People of Odisha stop eating sea turtle eggs, to save them

People of Odisha stop eating sea turtle eggs, to save them

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People in Odisha, a state in India, used to steal the eggs of sea turtles because they considered the eggs to be delicacies. This practice caused the number of local sea turtles to plummet. These days, however, local fishing communities better understand how valuable turtles are to nature and are therefore beginning to protect them.

The beaches of Odisha, in the Indian Ocean, are important nesting areas for sea turtles. Every year between January and April, female turtles return to three beaches (named Gahirmatha, Devi, and Rushikulya) to spawn. In less than two months, the newborn turtles begin to emerge from the sand and head out to sea, much to the delight of locals and tourists alike.

Sea turtles are a vulnerable species and are protected by law. The main threats to aquatic animals in Odisha's coastal waters involve fishing practices, which can lead to high mortality rates among turtles and other sea creatures. Importantly, many turtles become entangled in trawls and gillnets until they drown.

A recent study has shown that during the breeding seasons between 2007 and 2010, more than 10,000 turtles perished in local waters. Females are especially at risk, posing a threat to the fertility of the turtles. “Since females spend more time in the coastal waters of the nesting ground, they are subject to a longer interaction with the coastal fisheries. This could be behind the large number of dead female turtles documented during our study, ”the study notes.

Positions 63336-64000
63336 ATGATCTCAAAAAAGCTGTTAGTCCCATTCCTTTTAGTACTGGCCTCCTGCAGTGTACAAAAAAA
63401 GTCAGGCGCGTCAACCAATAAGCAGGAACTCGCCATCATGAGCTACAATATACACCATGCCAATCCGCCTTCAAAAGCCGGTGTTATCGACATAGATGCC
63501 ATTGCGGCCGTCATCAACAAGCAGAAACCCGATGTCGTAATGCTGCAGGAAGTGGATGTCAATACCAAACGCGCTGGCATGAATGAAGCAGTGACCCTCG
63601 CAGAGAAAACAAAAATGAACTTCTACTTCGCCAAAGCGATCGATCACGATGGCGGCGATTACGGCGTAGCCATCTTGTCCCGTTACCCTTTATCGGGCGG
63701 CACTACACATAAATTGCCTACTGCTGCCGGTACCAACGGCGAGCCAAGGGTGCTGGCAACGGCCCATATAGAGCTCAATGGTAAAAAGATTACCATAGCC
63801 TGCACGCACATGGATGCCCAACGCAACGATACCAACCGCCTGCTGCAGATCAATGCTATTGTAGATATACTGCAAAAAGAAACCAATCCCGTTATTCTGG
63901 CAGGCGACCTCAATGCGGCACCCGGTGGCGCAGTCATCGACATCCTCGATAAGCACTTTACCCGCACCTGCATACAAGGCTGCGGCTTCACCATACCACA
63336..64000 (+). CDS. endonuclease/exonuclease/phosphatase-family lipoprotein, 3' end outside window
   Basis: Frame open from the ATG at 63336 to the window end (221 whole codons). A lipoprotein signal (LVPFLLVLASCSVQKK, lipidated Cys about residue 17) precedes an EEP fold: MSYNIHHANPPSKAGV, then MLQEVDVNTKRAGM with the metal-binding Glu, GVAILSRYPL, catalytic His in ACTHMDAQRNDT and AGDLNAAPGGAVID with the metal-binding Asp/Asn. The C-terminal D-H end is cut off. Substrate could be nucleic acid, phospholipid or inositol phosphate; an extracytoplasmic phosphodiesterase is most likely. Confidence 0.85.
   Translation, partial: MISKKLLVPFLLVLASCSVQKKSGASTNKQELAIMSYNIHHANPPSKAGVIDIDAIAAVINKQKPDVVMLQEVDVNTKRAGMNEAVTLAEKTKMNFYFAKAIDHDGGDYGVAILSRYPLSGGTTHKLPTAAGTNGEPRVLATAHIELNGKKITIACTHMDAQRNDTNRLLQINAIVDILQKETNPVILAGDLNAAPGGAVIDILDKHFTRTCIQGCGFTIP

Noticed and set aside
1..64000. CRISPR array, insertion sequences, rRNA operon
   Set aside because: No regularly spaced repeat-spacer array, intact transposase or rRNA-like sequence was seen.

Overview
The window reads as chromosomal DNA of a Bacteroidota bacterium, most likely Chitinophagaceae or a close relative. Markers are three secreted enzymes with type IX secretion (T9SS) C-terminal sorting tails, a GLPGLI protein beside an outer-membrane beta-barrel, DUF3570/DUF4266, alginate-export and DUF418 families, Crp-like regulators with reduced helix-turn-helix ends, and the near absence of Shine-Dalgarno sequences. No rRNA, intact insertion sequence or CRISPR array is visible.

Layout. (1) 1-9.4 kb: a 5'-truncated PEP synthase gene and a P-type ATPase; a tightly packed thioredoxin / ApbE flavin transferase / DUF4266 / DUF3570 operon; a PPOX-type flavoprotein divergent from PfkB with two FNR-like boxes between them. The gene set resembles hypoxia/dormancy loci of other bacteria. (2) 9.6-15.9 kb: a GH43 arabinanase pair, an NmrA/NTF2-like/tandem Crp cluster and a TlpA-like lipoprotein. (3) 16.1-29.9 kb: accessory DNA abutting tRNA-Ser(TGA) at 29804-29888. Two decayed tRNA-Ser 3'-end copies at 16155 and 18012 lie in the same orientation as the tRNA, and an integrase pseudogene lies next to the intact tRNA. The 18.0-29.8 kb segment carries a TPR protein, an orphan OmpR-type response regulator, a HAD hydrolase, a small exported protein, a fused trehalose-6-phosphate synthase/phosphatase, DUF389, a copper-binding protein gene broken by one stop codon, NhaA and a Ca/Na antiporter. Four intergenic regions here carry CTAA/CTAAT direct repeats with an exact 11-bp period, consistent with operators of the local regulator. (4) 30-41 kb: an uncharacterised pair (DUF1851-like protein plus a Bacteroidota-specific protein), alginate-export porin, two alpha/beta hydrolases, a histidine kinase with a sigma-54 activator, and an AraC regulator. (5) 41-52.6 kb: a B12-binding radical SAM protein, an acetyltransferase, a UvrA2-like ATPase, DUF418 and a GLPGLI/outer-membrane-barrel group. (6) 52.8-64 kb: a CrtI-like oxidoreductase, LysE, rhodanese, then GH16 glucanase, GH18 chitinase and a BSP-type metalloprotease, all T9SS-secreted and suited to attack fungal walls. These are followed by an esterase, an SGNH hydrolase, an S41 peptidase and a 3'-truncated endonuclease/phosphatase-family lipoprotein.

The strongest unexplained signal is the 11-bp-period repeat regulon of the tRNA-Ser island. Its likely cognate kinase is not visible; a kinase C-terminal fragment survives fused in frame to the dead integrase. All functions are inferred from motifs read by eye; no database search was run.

The state government and many conservationists have implemented various initiatives to protect turtles. They include the prohibition of fishing activities near nesting areas. However, for conservation to be truly effective, the cooperation of local fishing communities is essential. “We never harmed the turtles as they were considered an avatar of [the Hindu deity] Lord Vishnu, but we used to take the eggs and eat or sell them,” says Rabindra Nath Sahu, a local conservationist.

“But in 1993, Bivash Panday, a scientist from the Indian Wildlife Institute, visited this region and showed us this incredible phenomenon of arribada (a Spanish term for mass nesting). I think then we tagged about 10,000 nesting turtles, ”he adds.

“I have been hooked on turtle conservation work ever since, and I can assure you that no one in any of these three villages now dreams of poaching the precious creatures. And it will continue like this ”.

However, people are not the only threat to the eggs. They are also at risk of being eaten by predators, including stray dogs and scavengers. To prevent that from happening, groups of locals patrol the beaches and protect the nesting areas from those predators. Local people can also be seen carrying buckets to collect hatchlings and help them reach the sea.



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